Feeling pretty good about this paper, and am hopefully doing some more with it. Will let you know. In the meantime you may glean some insights from the Think Galactic discussion of "Stations" earlier this year.

Teaching Stony Mayhall: The Anti-Zombie Zombie Narrative

Robert Lipscomb

This was a great quick piece of scholarship--equally split between the history of the zombie-as-monster, critique of same, and the experience of teaching Gregory's "Raising Stony Mayhall".
  • While noting important precursors (and highly encouraging us to watch "I Walked with a Zombie", beautiful film, we are told), sites the real "birth" of the zombie with Romero.
  • Talks a bit about the "dominant monster" of a cultural period--Frankenstein as the monster of reason & technology, vampire as the monster of repression social & sexual, the zombie as the monster of the demographic other.
  • "The Other as Population at the end of the imperial age."
  • Three-quarters-jokingly suggests that he's thus indentified a 75-year monster cycle (Shelley, Stoker, Romero). Won't speculate on the next.
This was a really great paper, with some lovely turns of phrase. Lots of focus on how the zombie is semi-secretly a racist image--roots in Haiti, zombies visually portrayed as brown or darker-skinned, invading, shambling horde as immigration fears.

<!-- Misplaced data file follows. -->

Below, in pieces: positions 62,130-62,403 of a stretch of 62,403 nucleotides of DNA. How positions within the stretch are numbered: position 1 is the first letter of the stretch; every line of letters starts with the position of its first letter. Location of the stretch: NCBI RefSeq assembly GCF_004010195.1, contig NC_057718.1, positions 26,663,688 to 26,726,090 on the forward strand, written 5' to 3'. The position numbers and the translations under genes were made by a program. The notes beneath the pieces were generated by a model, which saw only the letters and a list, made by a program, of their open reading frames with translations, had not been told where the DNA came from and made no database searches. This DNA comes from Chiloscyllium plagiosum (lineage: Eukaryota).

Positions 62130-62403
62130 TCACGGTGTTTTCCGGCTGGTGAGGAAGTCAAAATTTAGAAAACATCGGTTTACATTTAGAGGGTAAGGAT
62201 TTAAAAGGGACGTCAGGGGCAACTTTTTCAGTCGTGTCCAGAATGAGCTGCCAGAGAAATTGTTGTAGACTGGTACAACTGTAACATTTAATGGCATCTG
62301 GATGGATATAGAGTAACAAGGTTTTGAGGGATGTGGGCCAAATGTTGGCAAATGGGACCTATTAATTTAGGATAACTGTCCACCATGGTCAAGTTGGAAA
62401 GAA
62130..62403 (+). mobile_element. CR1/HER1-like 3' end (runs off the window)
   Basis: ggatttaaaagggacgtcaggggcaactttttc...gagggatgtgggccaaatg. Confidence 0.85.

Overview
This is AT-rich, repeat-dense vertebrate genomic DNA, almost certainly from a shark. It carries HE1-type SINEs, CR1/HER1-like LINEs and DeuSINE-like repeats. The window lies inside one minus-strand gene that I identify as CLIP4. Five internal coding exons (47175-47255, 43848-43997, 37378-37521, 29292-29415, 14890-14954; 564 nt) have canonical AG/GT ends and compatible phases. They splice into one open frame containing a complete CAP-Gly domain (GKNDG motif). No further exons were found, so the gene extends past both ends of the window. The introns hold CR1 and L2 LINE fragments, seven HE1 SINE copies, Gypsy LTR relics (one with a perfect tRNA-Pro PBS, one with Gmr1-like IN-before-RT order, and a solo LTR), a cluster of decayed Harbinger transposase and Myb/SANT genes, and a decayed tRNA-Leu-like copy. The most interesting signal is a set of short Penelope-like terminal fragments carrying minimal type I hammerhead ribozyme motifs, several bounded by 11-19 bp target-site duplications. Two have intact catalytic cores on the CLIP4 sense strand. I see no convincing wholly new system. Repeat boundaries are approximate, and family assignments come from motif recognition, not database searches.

Also really makes me want to read "Stony Mayhall", which first popped on my radar way back at the CNSC discussion of "The Girl with All the Gifts". Incidentally, this talk had some interesting crossover with a presentation Booth gave in Chicago recently: "Monsters in Pop Culture".

The Personal and the Apocalyptic in James Tiptree Jr.'s Short Fiction

Arnab Chakraborty

This was a cool, kind of wandering piece, looking at twists & paradigm shifts as core SF values. Looking at how any individual anxiety can be made to define all of human life in an SF context, by enlarging it to apocalyptic proportions.

Also did some good close reading of "The Screwfly Solution", and argued, contra-Csicsery-Ronay, that one can't subtract the science from Tiptree's stories--they really too heavily on the science for their fatalistic punch. Conversely, Chakraborty referenced Le Guin's "SF & Mrs. Brown", and how Tiptree infuses her stories with character as well.

Also mentioned a book I want to check out: Rob Nixon's "Slow Violence and the Environmentalism of the Poor".

Using SF to Teach Ethics: E.M. Forster's "The Machine Stops"

Dr. Judy Goldsmith, Dr. Emanuelle Burton

This was a fantastic, engaging panel. Goldsmith & Burton are putting together a textbook for teaching ethics in computer science programs, and they ran this panel kind of like a "test-teach". They started out by breaking down ethics into 3 branches for us--deontology, utilitarian, and virtue ethics--then giving a synopsis of Forster's story and reading some excerpts. Then we just discussed it, classroom style: both the specific example of using The Machine Stops to talk about ethical systems & vice versa, and the larger project. Great stuff.